The Presbyterian Church (U.S.A.) has a long history not only of providing food and shelter for those in need in our local communities, but also of supporting a strong public-private partnership, where government ensures that vulnerable populations have access to a strong social safety net maintained by our collective commitment to the common good. As a church, the PC(USA) has also long supported strong, rural communities, sustainable agriculture, and the promotion of conservation on working and vulnerable lands.
Last year, Congress allowed the Farm Bill to expire, even though it has historically been a strong bipartisan bill, drawing support not only from Democrats and Republicans, but also from those representing rural and urban districts.
“Indeed, it would be more fitting to call this bill our Food Security Bill,” the letter reads in part, “because its implications are much broader than farm policy.”
The Stated Clerk’s letter urges Congress to maintain the symbiotic connection between the programs that provide food to hungry people and the programs that support food production. He also appeals to the witness of the 220th General Assembly (2012), which directed the Stated Clerk and the Office of Public Witness to “orient their advocacy and programs concerning agriculture and food supply in accordance with the following principles and goals: renewability, sustainability, resilience, minimized carbon emissions, participatory research and decision-making, revitalized rural communities, strong local food economies, security of food supply, ethical treatment of animals, and fair and dignified treatment of persons working throughout the food chain.”
For more information on the PC(USA)’s witness around healthy food and healthy farms, visit the official blog of the Office of Public Witness and the website of the Presbyterian Hunger Program.
The full text of the letter:
The United States Congress
Dear Members of Congress:
I write on behalf of the Presbyterian Church (U.S.A.) to urge you to complete a comprehensive Farm Bill that ensures access to food for hungry people, provides an ample safety net targeted to those small and mid-sized farmers who most need it, builds up rural communities and their economies, and protects the integrity of God’s creation through robust conservation programs and sustainable agriculture.
With respect to current political debate, it is essential that the nutrition title be brought back into the larger Farm Bill. It is no accident that the Farm Bill connects food production with hungry people and stewardship of our fields and rivers. Long-term food security for our nation demands that the three be interconnected and considered together. Indeed, it would be more fitting to call this bill our Food Security Bill, because its implications are much broader than farm policy.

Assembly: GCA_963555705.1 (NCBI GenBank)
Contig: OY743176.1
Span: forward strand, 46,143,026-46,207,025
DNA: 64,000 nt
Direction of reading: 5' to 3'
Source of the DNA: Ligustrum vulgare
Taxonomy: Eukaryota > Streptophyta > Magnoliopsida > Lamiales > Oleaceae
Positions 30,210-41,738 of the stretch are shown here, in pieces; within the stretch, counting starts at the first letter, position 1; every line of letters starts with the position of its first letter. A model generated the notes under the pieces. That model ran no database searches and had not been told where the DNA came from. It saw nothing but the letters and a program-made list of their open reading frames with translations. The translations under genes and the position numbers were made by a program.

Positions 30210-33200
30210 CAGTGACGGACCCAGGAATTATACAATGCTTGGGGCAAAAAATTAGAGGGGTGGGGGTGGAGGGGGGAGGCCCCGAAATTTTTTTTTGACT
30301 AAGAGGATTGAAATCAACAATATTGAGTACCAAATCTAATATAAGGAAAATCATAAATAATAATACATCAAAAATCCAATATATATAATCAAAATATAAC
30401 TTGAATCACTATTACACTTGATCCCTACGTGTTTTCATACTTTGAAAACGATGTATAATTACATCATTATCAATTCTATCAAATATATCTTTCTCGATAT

In 2012, the 220th General Assembly of the Presbyterian Church (U.S.A.) directed me and our Office of Public Witness, in Washington, DC, to “orient [our] advocacy and programs concerning agriculture and food supply in accordance with the following principles and goals: renewability, sustainability, resilience, minimized carbon emissions, participatory research and decision-making, revitalized rural communities, strong local food economies, security of food supply, ethical treatment of animals, and fair and dignified treatment of persons working throughout the food chain.”
The same Assembly stated our conviction “that protection of the environment is a vital part of the Christian faith,” and supported the Land Institute’s Fifty Year Farm Bill, which proposes the perennialization of crops and protection for biodiversity, with the goal of social and ecological sustainability.
Hunger, food production, and care for our natural environment are inextricably linked. We need a Farm Bill that ensures that food reaches hungry people, safeguards the environment, revitalizes rural communities, protects the security of food supply, enables strong local food economies, and empowers a sustainable agriculture movement. I urge you to stop using the Farm Bill as a tool for partisan conflict and enact legislation that meets our calls to stewardship, sustainability, and the common good.
Should you have any questions or concerns, please contact Leslie Woods, Representative for Domestic Poverty and Environmental Issues in the Presbyterian Church (U.S.A.) Office of Public Witness at (202) 543-1126 or firstname.lastname@example.org.
The Reverend Gradye Parson
Stated Clerk of the General Assembly
Presbyterian Church (U.S.A.)